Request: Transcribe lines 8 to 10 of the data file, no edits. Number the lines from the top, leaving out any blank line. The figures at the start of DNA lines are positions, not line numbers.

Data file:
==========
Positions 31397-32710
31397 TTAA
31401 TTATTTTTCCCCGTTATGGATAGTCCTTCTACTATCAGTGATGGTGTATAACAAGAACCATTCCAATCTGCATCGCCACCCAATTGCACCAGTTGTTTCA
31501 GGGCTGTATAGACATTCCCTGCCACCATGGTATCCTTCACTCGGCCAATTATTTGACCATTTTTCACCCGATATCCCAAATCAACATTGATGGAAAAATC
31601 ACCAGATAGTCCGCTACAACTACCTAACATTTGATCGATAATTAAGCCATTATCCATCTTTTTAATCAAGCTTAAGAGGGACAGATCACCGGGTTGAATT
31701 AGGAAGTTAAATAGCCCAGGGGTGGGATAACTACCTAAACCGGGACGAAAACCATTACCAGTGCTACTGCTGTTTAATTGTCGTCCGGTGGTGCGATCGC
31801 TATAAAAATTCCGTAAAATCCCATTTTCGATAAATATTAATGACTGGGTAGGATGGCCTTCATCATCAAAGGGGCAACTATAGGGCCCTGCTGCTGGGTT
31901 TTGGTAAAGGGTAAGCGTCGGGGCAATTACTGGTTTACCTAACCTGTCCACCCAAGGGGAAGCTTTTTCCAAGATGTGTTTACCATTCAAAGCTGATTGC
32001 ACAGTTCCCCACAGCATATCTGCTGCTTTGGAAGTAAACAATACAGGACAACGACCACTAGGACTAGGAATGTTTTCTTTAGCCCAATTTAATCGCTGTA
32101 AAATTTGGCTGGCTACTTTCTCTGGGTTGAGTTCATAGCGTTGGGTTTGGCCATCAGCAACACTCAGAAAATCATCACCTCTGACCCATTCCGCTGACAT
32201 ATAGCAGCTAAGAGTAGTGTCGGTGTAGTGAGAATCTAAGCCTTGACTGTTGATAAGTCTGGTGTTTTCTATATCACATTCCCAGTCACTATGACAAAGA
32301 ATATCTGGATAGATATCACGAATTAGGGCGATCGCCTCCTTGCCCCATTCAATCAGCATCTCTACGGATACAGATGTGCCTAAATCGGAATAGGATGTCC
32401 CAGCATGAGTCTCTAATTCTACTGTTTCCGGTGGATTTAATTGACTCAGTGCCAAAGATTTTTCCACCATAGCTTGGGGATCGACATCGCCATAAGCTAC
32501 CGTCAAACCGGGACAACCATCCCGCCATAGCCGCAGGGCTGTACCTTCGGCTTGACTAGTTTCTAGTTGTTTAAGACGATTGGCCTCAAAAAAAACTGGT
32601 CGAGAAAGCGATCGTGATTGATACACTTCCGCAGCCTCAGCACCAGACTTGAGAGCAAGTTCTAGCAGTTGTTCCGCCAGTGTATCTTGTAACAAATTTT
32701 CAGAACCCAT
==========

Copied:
31901 TTGGTAAAGGGTAAGCGTCGGGGCAATTACTGGTTTACCTAACCTGTCCACCCAAGGGGAAGCTTTTTCCAAGATGTGTTTACCATTCAAAGCTGATTGC
32001 ACAGTTCCCCACAGCATATCTGCTGCTTTGGAAGTAAACAATACAGGACAACGACCACTAGGACTAGGAATGTTTTCTTTAGCCCAATTTAATCGCTGTA
32101 AAATTTGGCTGGCTACTTTCTCTGGGTTGAGTTCATAGCGTTGGGTTTGGCCATCAGCAACACTCAGAAAATCATCACCTCTGACCCATTCCGCTGACAT